Managing the images on your website is no longer as simple as uploading them with fixed dimensions and considering it a job well done. The web has evolved considerably and so has the way you should approach the implementation of images on your website. We can now make use of responsive image solutions with the img srcset tag, modern file formats like WebP, and content distribution networks (CDN’s). These approaches and services can be beneficial to our users experience as they can help deliver images on our website faster, with less bandwidth, and be appropriately scaled to the device being used. However as a developer or site owner you may find there are additional overheads you need to consider when using these different techniques.
Let’s have a quick look at what these are by considering a typical starting point, and how modern approaches require different techniques. Then I’ll address how we could manage these requirements more efficiently with a CDN image service.
The way it used to be!
This is how we used to setup images. Very simple, and perhaps we would add width: 100% in our CSS for some fluidity.
With “srcset” we write a little extra code
If your using img srcset tags then you’re code may look similar to this…
This is useful because it allows you to specify different images to be used at different breakpoints of the viewport. This means we can serve users with images that are appropriate to the device pixel density and screen size they are using. However in addition to writing some extra code you now also need to create/export these extra image sizes. While some CMS’s like WordPress can handle this for you, others might not, and if you’re going static then your also left with having to manually create these, meaning more time is required.
WebP reduces filesize further
We’re all used to image file extensions like .jpeg and .png, but you may be less familiar with .webp. WebP is a newer image file format developed by Google with the aim of improving lossless compression on images for the web. What this means is smaller file sizes whilst maintaining a high image quality compared to formats like .jpeg and .png. However not all web browsers support WebP so you have to make sure you have appropriate feature detection and fallbacks for universally accepted formats. In addition not all image editing software allows you to export the WebP format. For example you’ll need a plugin to export from Photoshop.
A similar issue also arises with CMS’s, not many are currently supporting the WebP image format out of the box, WordPress included. So you’re left with the need for a plugin, a developer, or a third party service to make use of WebP.
Below is an example of SVG, with a WebP fallback, then finally a fallback to PNG as needed. For the sake of readability I’ve excluded options for art direction at different screen sizes.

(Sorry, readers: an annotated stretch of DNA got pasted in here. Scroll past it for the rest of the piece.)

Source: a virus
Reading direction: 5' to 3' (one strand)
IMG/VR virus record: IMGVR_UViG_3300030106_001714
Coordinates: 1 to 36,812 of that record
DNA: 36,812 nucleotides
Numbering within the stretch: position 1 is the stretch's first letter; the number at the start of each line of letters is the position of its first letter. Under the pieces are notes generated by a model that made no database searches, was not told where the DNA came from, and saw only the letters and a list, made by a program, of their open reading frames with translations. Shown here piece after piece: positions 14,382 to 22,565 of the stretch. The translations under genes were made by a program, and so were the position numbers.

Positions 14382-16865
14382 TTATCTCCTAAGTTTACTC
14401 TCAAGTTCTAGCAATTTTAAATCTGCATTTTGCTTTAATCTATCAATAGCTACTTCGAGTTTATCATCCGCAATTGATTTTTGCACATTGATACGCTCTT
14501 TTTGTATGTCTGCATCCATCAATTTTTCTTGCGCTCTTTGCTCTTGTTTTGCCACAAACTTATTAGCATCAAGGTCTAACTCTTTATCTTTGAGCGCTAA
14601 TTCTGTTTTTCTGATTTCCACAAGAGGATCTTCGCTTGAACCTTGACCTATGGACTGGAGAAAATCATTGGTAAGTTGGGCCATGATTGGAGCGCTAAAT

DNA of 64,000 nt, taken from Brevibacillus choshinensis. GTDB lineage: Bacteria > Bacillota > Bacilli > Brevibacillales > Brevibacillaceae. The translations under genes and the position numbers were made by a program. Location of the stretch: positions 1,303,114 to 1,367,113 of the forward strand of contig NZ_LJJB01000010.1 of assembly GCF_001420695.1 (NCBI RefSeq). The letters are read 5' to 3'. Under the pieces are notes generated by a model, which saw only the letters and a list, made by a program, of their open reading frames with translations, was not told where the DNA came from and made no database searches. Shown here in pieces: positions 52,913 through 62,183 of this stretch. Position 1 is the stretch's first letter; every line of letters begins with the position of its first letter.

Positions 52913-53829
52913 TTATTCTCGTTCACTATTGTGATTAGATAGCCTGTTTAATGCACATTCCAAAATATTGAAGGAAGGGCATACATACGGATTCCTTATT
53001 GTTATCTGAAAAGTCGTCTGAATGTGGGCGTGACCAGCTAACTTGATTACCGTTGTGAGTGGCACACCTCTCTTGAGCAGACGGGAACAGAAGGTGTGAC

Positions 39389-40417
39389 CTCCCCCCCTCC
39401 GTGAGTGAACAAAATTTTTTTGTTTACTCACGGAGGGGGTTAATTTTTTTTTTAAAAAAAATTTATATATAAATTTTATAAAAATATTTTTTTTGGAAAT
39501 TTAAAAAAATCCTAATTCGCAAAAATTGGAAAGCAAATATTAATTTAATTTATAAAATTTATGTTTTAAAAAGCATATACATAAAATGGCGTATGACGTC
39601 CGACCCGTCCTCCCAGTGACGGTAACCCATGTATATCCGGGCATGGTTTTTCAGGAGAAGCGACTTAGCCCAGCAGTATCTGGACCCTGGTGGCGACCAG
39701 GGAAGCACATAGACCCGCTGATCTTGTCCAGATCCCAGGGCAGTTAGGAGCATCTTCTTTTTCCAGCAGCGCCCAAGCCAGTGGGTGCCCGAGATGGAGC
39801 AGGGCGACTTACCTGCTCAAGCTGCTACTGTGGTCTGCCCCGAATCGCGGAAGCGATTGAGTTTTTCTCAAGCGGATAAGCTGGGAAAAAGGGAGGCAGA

If you want to see how the .WebP format can reduce your image sizes in a previous article I wrote: How much difference does WebP actually make?
How to save time
So it’s clear that there’s an investment of time and learning in utilising these techniques, software and services – and they are all worthwhile in understanding how to properly execute. However I have recently found an option which takes some of the extra work out of this process. Cloudimage is a CDN aimed at image processing and compression which is capable of not only rescaling our images, but serving them in different formats such as WebP with appropriate fallbacks for browsers. Additionally it has a free tier to get you started – so you can have your cake and eat it. I believe Cloudflare also offer a similar service, as well as a few others. So it’s worth shopping around to find the best deals.
To demonstrate how simple this process is with Cloudimage I have included an example below. All it requires is your Cloudimage api key, and an understanding of the query string variables needed to manipulate to original image as required.
The beauty of this approach is that from a single image we can create multiple scaled sizes ready to serve for different devices in a modern highly compressed format, and delivered via a CDN.
Whilst it requires some technical knowledge and may lead to you using a developer it can still be of benefit. Neither you, your designer or developer needs to output multiple images, nor does your developer need to code up longer form solutions to deal with browser detection and fallbacks.
So if you’re serious about the performance of you website and your users experience this is worth considering – you may also be able to save yourself time and money by reducing the long term workloads of your design and developer.